Further Thoughts on Sean Neil-Barron’s request for Ordination from the Committee on Shared Ministry
We were happy to hold a well-attended informational forum between services Sunday, Jan. 8, to answer questions about the upcoming congregational vote on whether to perform our congregational role of ordination of a new minister into the Unitarian Universalist faith. This vote is the sole item on the agenda of the January 29th Congregational Meeting, scheduled for 10:15 am.
The questions at our informational forum highlighted what a complex process becoming a UU minister is, and we thought it might be helpful to outline the differences between the UUA-run fellowship process, the right of ordination that congregations hold sole responsibility for, and the separate act of calling a permanent minister.
Assistant Minister Sean Neil-Barron is currently serving our congregation on a one-year contract, which will end in August. Before that time, the Board of Trustees will convene to consider extending his contract to a second year.
Our vote on Sean’s request for ordination in no way affects that process or reflects any commitment to hire Sean on a permanent basis. The process of hiring a minister for a permanent position (associate minister or senior minister) is known as calling, and is a separate and much more involved congregation-level decision making process.
Ordination is a ceremony that also reflects our unique UU history of congregation-based decision-making — in particular, the right and responsibility of UU congregations to identify and name the ministers they see fit to serve our faith communities.
UUs have a long tradition of reserving certain rights for individual congregations that other denominations give to their governing body or diocese.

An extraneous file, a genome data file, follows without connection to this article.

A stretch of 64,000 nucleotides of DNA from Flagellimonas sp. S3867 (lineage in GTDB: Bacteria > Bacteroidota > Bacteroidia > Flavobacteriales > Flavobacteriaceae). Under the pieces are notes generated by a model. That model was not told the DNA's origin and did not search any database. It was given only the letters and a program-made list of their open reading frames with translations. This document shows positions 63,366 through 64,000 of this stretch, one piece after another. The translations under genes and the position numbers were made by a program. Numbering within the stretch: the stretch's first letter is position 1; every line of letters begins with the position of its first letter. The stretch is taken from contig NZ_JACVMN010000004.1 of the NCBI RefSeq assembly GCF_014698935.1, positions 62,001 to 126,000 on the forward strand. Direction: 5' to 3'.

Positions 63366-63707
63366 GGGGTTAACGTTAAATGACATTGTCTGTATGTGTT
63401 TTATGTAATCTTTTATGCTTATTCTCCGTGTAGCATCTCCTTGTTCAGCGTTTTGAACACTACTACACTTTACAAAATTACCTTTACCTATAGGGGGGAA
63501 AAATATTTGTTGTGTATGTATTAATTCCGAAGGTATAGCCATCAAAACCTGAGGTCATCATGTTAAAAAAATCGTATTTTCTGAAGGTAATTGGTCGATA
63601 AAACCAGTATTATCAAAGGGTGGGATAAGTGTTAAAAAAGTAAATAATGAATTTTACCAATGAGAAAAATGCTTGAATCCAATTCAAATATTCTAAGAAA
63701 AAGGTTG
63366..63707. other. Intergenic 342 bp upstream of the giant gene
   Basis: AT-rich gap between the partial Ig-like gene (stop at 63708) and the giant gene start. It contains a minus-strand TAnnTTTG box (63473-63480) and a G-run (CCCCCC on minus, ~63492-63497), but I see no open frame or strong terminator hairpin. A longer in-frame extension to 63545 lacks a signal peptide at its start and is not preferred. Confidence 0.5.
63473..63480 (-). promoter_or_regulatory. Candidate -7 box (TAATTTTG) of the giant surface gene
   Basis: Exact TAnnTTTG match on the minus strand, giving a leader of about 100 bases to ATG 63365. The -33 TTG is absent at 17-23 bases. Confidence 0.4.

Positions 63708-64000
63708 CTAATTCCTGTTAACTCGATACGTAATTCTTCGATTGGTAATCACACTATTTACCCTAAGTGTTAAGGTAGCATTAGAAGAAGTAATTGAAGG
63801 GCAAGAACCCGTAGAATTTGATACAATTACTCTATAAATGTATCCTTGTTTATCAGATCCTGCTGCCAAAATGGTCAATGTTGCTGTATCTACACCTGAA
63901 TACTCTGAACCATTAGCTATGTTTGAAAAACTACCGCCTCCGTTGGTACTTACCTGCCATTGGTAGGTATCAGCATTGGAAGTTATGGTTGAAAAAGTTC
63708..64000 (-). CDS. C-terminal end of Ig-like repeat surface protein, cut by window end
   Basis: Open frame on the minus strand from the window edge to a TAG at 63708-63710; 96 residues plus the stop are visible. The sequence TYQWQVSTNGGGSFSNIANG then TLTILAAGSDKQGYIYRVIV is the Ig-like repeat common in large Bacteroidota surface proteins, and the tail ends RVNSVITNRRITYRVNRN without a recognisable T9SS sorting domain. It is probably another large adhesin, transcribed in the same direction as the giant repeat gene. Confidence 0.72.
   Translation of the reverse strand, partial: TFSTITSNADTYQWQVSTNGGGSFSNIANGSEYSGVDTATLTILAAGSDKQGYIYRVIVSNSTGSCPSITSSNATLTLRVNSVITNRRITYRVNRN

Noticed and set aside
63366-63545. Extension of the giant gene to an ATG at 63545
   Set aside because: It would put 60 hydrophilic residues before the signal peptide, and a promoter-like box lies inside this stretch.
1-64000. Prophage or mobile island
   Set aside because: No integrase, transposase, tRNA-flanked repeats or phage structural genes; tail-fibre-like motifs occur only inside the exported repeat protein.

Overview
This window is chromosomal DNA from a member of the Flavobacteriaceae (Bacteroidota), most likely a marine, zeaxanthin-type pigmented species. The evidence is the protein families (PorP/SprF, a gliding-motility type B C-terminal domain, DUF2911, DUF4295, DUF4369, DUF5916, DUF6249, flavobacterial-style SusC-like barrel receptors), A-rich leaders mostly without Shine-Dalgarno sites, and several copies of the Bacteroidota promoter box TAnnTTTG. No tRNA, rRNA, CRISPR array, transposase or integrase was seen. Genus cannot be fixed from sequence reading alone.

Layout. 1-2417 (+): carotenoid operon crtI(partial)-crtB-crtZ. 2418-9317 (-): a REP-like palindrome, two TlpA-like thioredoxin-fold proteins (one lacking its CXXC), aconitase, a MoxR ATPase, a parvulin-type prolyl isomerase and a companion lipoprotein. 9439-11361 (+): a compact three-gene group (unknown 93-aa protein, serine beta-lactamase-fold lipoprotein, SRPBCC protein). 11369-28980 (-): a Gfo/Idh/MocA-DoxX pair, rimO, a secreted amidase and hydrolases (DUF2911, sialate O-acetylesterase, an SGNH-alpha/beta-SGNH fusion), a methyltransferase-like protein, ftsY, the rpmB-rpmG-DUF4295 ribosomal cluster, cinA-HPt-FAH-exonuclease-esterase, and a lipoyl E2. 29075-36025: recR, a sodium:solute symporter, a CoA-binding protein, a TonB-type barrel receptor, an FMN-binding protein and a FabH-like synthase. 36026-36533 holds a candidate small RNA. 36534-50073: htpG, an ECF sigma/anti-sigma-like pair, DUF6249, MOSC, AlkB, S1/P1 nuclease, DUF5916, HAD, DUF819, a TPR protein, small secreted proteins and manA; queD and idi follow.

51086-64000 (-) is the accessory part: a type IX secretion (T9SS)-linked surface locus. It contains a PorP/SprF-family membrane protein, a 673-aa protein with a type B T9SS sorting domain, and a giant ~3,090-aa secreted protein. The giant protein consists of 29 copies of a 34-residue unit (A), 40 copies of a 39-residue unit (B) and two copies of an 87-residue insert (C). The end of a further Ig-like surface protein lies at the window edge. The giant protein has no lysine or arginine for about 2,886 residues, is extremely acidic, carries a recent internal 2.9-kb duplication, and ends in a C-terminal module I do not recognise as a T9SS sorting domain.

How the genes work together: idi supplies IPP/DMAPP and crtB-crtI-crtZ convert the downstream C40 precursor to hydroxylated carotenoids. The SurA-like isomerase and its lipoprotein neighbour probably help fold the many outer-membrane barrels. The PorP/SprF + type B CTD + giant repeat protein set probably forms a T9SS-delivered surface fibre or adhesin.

These congregational rights include self-governance, the right of congregations to own their own church properties, and the right to say if an aspirant is suitable to serve in our faith tradition. The latter right and responsibility is called ordination – when a congregation affirms that a ministerial candidate possesses the qualities needed to serve the Unitarian Universalist faith community.
Ordination happens once in a minister’s lifetime and cannot be revoked. It is considered a sacred duty and honor for a congregation to perform. It is generally requested after a ministerial candidate has entered preliminary fellowship with the UUA.
Which brings us to the process of fellowship, distinct from ordination.
To support individual congregations, the Unitarian Universalist Association created a Ministerial Fellowship Committee to be the credentialing body of the UUA and to ensure the quality of ministers who seek to serve UU congregations.
Ministerial candidates still in theological schools as well as ministers who are transferring from another denomination or are seeking to be accredited to serve in more than one religious tradition all become accredited through the UUA’s very rigorous Ministerial Fellowship program.
To become a candidate for ministerial fellowship, Sean and all other aspirants must have a masters in divinity or its equivalent from and approved theological school, have completed a clinical pastoral education program, an internship, and a long list of other qualifications, including demonstrating a strong motivation for our ministry, a balanced and healthy personality, a capacity for self-understanding, a concern for others, and ministerial leadership skills.
Obtaining preliminary and final fellowship through the UUA’s Ministerial Fellowship Committee is a lengthy and intensive commitment, a commitment that seeks to ensure the quality of the ministers who serve our religious tradition. Sean is 8 months into his preliminary fellowship, and is on track to complete it by 2019, at which point he will have his final fellowship.
He could have requested to be ordained by any of the UU churches he has previously been affiliated with, such as his home church or the church where he served his internship, but he waited to ask the first congregation that he served as an assistant minister.
This is a great honor for us and we, the Committee on Shared Ministry (which has, among its responsibilities, the job of evaluating Sean periodically during his preliminary fellowship process) believe that Foothills Unitarian has amply experienced the talents, abilities and passion that Sean brings to his professional calling — talents and abilities that have been verified and vetted by the UUA’s Preliminary Fellowship process — and that we are well equipped to make the decision to ordain him as a Universalist Unitarian minister, thus allowing him to claim the title of Reverend Sean Neil-Barron.